The Middle Kingdom of Egypt laste
Pottery is the process of forming vessels and other objects with clay and other ceramic materials, which are fired to give them a hard, durable form. Major types include earthenware and porcelain; the place where such wares are made by a potter is called a pottery. The definition of pottery used by the American Society for Testing and Materials, is "all fired ceramic wares that contain clay when formed, except technical and refractory products." In archaeology of ancient and prehistoric periods, "pottery" means vessels only, figures etc. of the same material are called "terracottas". Clay as a part of the materials used is required by some definitions of pottery, but this is dubious. Pottery is one of the oldest human inventions, originating before the Neolithic period, with ceramic objects like the Gravettian culture Venus of Dolní Věstonice figurine discovered in the Czech Republic dating back to 29,000–25,000 BC, pottery vessels that were discovered in Jiangxi, which date back to 18,000 BC.
Early Neolithic pottery artefacts have been found in places such as Jōmon Japan, the Russian Far East, Sub-Saharan Africa and South America. Pottery is made by forming a ceramic body into objects of a desired shape and heating them to high temperatures in a kiln and induces reactions that lead to permanent changes including increasing the strength and solidity of the object's shape. Much pottery is purely utilitarian, but much can be regarded as ceramic art. A clay body can be decorated after firing. Clay-based pottery can divided in three main groups: earthenware and porcelain; these require more specific clay material, higher firing temperatures. All three are made for different purposes. All may be decorated by various techniques. In many examples the group a piece belongs to is visually apparent, but this is not always the case; the fritware of the Islamic world does not use clay, so technically falls outside these groups. Historic pottery of all these types is grouped as either "fine" wares expensive and well-made, following the aesthetic taste of the culture concerned, or alternatively "coarse", "popular" "folk" or "village" wares undecorated, or so, less well-made.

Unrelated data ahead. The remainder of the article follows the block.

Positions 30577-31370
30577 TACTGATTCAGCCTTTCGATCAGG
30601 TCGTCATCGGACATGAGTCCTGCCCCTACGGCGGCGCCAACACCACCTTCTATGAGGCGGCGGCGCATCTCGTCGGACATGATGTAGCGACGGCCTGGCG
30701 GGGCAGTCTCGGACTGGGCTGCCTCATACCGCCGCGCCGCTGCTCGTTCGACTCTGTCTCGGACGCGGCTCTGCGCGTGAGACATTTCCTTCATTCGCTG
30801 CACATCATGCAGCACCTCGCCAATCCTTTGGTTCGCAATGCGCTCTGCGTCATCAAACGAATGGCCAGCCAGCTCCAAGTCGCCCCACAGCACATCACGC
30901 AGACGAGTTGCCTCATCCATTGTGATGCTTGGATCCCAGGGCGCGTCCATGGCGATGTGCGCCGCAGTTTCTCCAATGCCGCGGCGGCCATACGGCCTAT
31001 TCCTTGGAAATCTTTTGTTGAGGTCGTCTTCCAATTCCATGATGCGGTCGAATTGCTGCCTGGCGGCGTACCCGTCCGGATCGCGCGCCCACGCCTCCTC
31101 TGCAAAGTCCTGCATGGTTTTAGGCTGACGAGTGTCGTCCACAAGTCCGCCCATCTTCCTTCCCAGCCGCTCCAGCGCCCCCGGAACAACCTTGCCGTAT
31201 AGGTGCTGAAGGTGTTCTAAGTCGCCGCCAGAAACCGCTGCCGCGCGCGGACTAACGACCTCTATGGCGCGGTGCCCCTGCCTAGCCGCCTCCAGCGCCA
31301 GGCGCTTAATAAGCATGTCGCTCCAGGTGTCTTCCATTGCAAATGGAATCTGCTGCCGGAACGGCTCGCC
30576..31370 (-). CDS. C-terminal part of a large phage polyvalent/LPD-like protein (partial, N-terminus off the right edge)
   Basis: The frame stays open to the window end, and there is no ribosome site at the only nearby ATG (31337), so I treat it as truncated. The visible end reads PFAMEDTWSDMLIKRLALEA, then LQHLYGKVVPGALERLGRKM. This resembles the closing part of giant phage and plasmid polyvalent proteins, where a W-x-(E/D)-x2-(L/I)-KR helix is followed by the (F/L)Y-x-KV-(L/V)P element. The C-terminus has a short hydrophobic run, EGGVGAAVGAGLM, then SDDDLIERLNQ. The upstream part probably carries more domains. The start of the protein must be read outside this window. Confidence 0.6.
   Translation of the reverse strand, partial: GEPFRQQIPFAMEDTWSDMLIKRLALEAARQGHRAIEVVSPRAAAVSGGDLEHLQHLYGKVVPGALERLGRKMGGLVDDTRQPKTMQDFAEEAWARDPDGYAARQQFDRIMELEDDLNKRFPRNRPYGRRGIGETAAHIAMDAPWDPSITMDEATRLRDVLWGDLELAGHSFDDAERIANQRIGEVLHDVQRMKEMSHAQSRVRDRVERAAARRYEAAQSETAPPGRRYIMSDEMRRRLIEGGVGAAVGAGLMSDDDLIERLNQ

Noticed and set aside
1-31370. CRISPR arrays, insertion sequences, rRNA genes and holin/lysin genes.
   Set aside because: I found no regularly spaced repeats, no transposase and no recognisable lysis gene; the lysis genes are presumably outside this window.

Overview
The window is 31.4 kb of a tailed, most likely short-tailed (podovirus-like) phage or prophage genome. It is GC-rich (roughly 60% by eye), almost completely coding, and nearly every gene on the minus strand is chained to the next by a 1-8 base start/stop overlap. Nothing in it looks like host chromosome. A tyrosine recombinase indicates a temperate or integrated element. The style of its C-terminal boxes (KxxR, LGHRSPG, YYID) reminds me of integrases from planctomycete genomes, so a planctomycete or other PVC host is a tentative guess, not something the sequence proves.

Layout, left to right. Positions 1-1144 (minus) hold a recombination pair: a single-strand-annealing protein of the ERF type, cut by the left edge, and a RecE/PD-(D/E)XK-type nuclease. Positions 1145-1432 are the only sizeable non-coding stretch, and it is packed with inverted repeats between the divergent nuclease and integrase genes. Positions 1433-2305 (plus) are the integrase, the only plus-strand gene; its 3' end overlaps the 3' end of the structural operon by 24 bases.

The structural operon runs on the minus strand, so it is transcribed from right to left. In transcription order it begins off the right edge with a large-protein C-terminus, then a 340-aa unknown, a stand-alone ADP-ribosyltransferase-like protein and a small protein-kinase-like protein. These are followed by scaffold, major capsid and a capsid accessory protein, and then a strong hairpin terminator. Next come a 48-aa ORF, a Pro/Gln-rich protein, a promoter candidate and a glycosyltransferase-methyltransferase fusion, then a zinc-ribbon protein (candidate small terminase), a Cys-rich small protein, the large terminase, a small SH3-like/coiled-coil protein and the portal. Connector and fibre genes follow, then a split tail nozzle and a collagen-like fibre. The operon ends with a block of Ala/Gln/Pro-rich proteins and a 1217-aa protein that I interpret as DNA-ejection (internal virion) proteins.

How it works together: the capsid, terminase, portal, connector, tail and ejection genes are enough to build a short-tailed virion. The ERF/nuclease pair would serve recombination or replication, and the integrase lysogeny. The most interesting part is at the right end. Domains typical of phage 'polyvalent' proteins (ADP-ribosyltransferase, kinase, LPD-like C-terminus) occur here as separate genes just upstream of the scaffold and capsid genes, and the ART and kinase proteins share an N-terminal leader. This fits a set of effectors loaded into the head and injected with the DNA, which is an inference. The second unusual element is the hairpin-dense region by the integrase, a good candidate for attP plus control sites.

All the earliest forms of pottery were made from clays that were fired at low temperatures in pit-fires or in open bonfires. They were hand undecorated. Earthenware can be fired as low as 600°C, is fired below 1200°C; because unglazed biscuit earthenware is porous, it has limited utility for the storage of liquids, eating off. However, earthenware has a continuous history from the Neolithic period to today, it can be made from a wide variety of clays, some of which fire to a buff, brown or black colour, with iron in the constituent minerals resulting in a reddish-brown. Reddish coloured varieties are called terracotta when unglazed or used for sculpture; the development of ceramic glaze which makes it impermeable makes it a popular and practical form of pottery. The addition of decoration has evolved throughout its history. Stoneware is pottery, fired in a kiln at a high temperature, from about 1,100°C to 1,200°C, is stronger and non-porous to liquids; the Chinese, who developed stoneware early on, classify this together with porcelain as high-fired wares.